To connect indigenous ontologies to western academic contexts that have already proposed an Anthropocene exit, object-oriented ecosophy is also used in this article. Developed from object-oriented ontology and ecological philosophy, object-oriented ecosophy parallels much of pre-Anthropocene indigenous ontologies [21]. The theory of object-oriented ontology radically asserts that worldviews cannot solely consider human subjects but must also encompass other objects (e.g., crops, crude oil, oceans) and their fundamental characteristics [38,39]. Object-oriented ecosophy presents an outline for the transition to ontologies which both de-center humans and consider the relationality of objects [21].
There is a current—spatial and temporal—disconnect among the people, places, and things consumed and those entities impacted by that consumption [40]. The food system of the Anthropocene is predicated on anthropocentrism, excessive consumption, negative human and non-human externalities, and an irrational separation of actions and consequences [10,40,41]. The era of post-Anthropocene will need non-anthropocentric philosophies, practices, and institutions. We will need sustainable relations among humans and non-humans and internalization of the effects of anthropogenic influences. To exit this Anthropocene era, a deliberate connection of the time and space of current and future diets—including the food systems which provide those—will need interdisciplinary understanding and approaches that go beyond any one paradigm or system [20].
Assuming we are in the Anthropocene epoch and that we must exit this era for a sustainable future, the purpose of this article is to argue that turns in ontologies are needed, informing and driving transformations in diets. We conceptually address two central research questions: how can pre-Anthropocene ontologies guide an exit of current approaches to diets? And, considering temporality, what post-Anthropocene ontologies are possible in future diets for sustainable food systems? To advance conceptual discussions of future diets, this paper draws upon literature describing indigenous food systems and the unsustainable Anthropocene context. We advance this discussion to address ontological turns for the post-Anthropocene. The theories and examples of indigenous worldviews paralleled with object-oriented ecosophy are used herein. This article addresses the philosophical paradigm shift needed to exit the Anthropocene through the conceptual discussion of eating, thinking, and being constituted of The Post-Anthropocene Diet.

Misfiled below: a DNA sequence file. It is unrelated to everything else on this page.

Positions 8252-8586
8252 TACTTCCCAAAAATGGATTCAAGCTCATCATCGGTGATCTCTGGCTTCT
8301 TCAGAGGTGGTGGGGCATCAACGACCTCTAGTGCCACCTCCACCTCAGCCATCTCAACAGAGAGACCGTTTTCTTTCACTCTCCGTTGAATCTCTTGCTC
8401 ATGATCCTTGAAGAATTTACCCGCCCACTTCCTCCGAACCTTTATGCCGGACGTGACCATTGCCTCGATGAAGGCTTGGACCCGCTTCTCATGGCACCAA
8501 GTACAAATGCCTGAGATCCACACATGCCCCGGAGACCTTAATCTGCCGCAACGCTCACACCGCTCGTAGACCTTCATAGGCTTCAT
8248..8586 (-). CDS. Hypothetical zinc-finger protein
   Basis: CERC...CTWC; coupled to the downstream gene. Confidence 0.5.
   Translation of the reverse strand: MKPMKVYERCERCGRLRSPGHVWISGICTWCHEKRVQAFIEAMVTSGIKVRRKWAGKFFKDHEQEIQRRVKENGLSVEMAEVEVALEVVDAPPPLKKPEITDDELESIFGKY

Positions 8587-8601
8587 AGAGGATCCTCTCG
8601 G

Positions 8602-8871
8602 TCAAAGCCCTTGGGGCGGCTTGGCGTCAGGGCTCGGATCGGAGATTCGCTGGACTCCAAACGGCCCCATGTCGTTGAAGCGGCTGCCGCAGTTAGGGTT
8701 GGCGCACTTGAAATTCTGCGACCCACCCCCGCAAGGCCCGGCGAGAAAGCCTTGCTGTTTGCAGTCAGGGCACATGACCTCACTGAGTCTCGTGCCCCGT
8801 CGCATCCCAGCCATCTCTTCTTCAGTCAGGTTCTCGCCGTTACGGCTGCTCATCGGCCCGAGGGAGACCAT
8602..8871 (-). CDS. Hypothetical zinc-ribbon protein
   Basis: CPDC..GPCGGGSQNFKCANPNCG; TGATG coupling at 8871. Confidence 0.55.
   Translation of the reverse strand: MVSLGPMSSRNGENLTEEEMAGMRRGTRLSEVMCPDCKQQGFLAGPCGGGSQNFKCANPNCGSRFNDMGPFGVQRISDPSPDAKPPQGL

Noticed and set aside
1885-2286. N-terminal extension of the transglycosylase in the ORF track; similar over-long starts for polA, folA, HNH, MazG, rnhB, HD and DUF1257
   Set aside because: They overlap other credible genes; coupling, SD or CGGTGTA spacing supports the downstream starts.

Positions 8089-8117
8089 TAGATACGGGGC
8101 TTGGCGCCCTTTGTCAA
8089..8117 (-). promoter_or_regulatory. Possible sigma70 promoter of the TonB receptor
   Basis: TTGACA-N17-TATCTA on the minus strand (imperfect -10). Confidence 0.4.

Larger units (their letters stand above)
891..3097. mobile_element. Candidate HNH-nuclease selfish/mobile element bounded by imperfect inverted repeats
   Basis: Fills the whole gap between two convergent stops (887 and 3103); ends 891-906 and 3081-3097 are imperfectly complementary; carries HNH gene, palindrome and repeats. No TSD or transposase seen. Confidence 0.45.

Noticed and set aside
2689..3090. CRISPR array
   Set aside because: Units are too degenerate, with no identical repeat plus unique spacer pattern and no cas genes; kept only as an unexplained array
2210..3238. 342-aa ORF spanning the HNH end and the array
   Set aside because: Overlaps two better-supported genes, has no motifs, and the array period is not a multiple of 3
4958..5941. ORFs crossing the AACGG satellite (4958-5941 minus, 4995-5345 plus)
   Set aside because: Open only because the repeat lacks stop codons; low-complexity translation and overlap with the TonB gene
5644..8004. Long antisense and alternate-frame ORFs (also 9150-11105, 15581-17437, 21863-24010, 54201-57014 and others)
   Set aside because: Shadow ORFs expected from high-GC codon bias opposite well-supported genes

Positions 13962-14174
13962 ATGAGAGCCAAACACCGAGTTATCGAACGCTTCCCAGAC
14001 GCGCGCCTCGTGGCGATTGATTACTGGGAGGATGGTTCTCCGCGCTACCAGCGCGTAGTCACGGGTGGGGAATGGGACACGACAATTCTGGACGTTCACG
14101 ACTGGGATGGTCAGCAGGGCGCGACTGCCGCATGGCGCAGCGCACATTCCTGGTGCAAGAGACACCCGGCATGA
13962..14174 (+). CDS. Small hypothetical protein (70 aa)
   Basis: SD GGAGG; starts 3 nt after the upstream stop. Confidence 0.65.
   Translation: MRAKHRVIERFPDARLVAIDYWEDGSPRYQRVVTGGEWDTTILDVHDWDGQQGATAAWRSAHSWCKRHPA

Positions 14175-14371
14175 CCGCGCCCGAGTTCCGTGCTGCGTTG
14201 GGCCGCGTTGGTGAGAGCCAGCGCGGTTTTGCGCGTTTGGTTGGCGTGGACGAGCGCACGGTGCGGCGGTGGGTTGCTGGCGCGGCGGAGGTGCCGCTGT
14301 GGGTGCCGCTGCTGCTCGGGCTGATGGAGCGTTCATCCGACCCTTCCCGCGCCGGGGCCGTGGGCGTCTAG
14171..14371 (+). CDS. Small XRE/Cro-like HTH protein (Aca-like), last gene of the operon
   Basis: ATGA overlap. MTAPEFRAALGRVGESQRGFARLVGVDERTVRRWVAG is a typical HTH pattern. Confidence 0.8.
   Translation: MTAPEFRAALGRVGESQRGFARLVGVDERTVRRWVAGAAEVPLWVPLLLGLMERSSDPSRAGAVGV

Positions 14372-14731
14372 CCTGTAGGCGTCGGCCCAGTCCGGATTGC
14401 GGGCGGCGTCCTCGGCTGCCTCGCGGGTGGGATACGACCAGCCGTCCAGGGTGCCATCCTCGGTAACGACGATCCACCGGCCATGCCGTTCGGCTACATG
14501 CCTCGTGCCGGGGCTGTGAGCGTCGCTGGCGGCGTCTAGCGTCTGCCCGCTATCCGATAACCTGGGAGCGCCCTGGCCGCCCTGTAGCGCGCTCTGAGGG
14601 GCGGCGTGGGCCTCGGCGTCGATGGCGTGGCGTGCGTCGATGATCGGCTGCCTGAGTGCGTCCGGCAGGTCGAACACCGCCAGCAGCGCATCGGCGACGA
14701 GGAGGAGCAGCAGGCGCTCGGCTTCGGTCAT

2. The Pre-Anthropocene Diet: Indigenous Ontologies

2.1. What Is Pre-Anthropocene?

Sustainable food systems have already been in practice for millennia [27]. Indigenous food systems offer answers to the questions scientists and policymakers are asking today. How do we generate food for people while also maintaining natural resources, the environment, and biodiversity? How do we efficiently and sustainably use energy (i.e. food as caloric value) within the system? What multipurpose strategies build capacity for the generation of byproducts, shelter, and medicines?
The pre-Anthropocene is exemplified here through pre-colonial, indigenous ways of being and knowing [35]. We will call these ways of being and knowing indigenous ontologies. Indigenous ontologies underpin the diets of indigenous peoples, which are linked to food systems that provision those diets [37,42]. From the exploration of local foods to the incorporation of sustainable commercial foods, indigenous ontologies can model sustainable diets for larger populations [27,43]. Indigenous food systems are a globally-varied, diverse set of indigenous peoples’ management, traditional practices, and temporally-deep cultural knowledge [27]. Such food systems generate food from the respective territories of indigenous communities.
The current environmental crisis is a challenge for all of humanity but a historically predominant challenge for indigenous communities. Whyte [37] claims that “in the Anthropocene, some indigenous peoples already inhabit what our ancestors would have likely characterized as a dystopian future”. Whyte argues that the environmental crisis and destabilization is only the most recent challenge facing indigenous peoples, with their Anthropocene ignited by colonialism. Climate change is an issue of contemporary society. Yet, the environmental crisis is a “historically brief, highly disruptive moment” of the many and longstanding anthropogenic threats to indigenous peoples [37]. Such anthropogenic threats have served to systematically and rapidly force indigenous peoples to adapt or lose relationships with plants, animals, and ecosystems of their ancestors [37]. What western modernity characterizes as future dystopias of climate disaster—critically threatened species and ecosystems—is the present-day dystopia of indigenous ancestors [37]. Exiting the Anthropocene will require shared and saved ontologies for present action and future generations. We posit post-Anthropocene ontologies should parallel indigenous pre-Anthropocene.

2.2. What Are Pre-Anthropocene Ontologies?

Indigenous ontologies—though globally distinct and diverse—define indigenous diets. Provisioning diets is one of the primary interactions with non-human beings that comprise indigenous food systems. Indigenous ontologies form food systems through a holistic view that de-centers human beings and the production of food itself [27]. An indigenous food system encompasses “all food within a particular culture available from local natural resources…. It also includes the sociocultural meanings, acquisition/processing techniques, use, composition and nutritional consequences for the people using the food” [44]. A further distinguishing feature of indigenous food systems is that they instinctively avoid commercial orientation, combining shared production and consumption [45].